By Tom McLaughlin, email@example.com
A deep political divide runs through American politics. It’s a gap stretching from a place where talk of sea level rise ends and conversation about climate change begins.While sea level rise is a subject most lawmakers are willing to at least touch upon, the topic of climate change is either ignored or ridiculed in many corners of Tallahassee and Washington.
“Sea level rise is more palatable,” said Susan Glickman, the Florida director of the Southern Alliance for Clean Energy. “That’s due in part to its undeniability.”
Long-time Republican strategist Mac Stipanovich, who splits his time between Tallahassee and Destin, lays climate change “denialism” squarely at the feet of the party he represents.
“Denying climate change has become a part of the right-wing Republican dogma, just like Second Amendment absolutism and lower taxes in all cases,” Stipanovich said.
If climate change is real, and manmade, Stipanovich said, it becomes “a huge serious problem” to be dealt with, and attempting to address the issue, either through carbon taxes, zoning restrictions or other means “would be politically unpopular.”
That, the strategist concluded, makes addressing climate change a low percentage play for Republicans. Implementing policies that will only make a small group of environmentally concerned activists happy “would be politically unpopular.”
“It’s now enshrined in Republican dogma to be a climate denier,” Stipanovich said. “And if we’ve learned anything recently, you can’t twitch a bit when it comes to the new right wing Republican dogma or you’re excommunicated.”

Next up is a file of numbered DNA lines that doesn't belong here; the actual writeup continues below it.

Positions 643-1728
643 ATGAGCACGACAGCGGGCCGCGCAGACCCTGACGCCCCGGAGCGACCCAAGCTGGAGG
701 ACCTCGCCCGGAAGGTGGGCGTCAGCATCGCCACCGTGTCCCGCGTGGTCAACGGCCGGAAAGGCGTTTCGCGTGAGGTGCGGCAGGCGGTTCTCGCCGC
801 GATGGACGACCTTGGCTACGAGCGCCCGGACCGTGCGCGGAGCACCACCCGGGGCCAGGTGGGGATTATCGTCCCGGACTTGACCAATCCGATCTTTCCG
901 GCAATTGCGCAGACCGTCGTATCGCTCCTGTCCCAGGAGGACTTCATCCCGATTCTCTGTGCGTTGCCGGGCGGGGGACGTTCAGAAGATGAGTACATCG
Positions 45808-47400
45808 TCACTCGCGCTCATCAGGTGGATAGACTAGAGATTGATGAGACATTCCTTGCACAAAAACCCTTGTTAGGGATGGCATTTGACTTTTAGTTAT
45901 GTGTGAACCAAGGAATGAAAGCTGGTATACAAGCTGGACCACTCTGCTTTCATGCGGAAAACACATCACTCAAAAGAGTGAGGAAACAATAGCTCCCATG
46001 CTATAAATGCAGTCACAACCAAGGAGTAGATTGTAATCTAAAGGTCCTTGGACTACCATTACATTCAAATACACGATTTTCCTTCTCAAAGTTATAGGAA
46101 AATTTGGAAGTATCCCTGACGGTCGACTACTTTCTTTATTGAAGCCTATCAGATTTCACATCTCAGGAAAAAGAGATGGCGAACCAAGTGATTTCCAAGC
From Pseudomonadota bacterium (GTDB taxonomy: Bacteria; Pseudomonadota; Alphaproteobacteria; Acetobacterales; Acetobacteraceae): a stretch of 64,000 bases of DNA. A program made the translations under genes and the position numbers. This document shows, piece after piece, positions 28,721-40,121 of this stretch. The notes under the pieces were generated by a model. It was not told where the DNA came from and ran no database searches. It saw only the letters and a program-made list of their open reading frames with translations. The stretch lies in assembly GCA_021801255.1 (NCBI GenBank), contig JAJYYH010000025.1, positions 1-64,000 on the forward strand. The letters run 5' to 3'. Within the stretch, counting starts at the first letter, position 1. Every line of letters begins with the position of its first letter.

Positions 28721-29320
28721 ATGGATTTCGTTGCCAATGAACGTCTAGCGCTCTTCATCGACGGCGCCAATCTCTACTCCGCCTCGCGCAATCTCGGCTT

Florida Gov. Rick Scott has proven the equal to any Washington D.C. denialist. Arguably the state’s most famous Republican, the governor turned U.S. Senate candidate made national news in 2015 when he was credibly accused of preventing state employees from even uttering the words “climate change.”
Adam Putnam and Ron DeSantis, who are competing as Republicans to replace Scott in the governor’s mansion, appear poised to stay the conservative course where climate change and sea level rise are concerned. Neither Scott, Putnam nor DeSantis responded to several Gatehouse Media requests to complete a short sea level rise survey.
Putnam was the only Republican offered the survey who even responded to it with a statement.
“The threat of sea-levels rising presents a challenge to our beautiful beaches and booming tourism industry,” Putnam said. “This is an issue of focusing more efforts into investing in the infrastructure for Florida to be a strong, resilient state. We need to have beach re-nourishment, we need to support our estuaries, we need to invest in infrastructure that will harden our coastlines and allow us to move well fields inland.”
Asked to differentiate between sea level rise and climate change, a Putnam spokeswoman offered “we have no change to the statement as submitted.”
Long after the survey was sent, DeSantis, at a campaign stop in Englewood, did acknowledge that climate change “may be a factor” in creating an ongoing red tide crisis in the Gulf of Mexico in South Florida.
“I certainly wouldn’t rule out warmer waters having an impact; it seems reasonable,” DeSantis told Gatehouse Media’s Zac Anderson.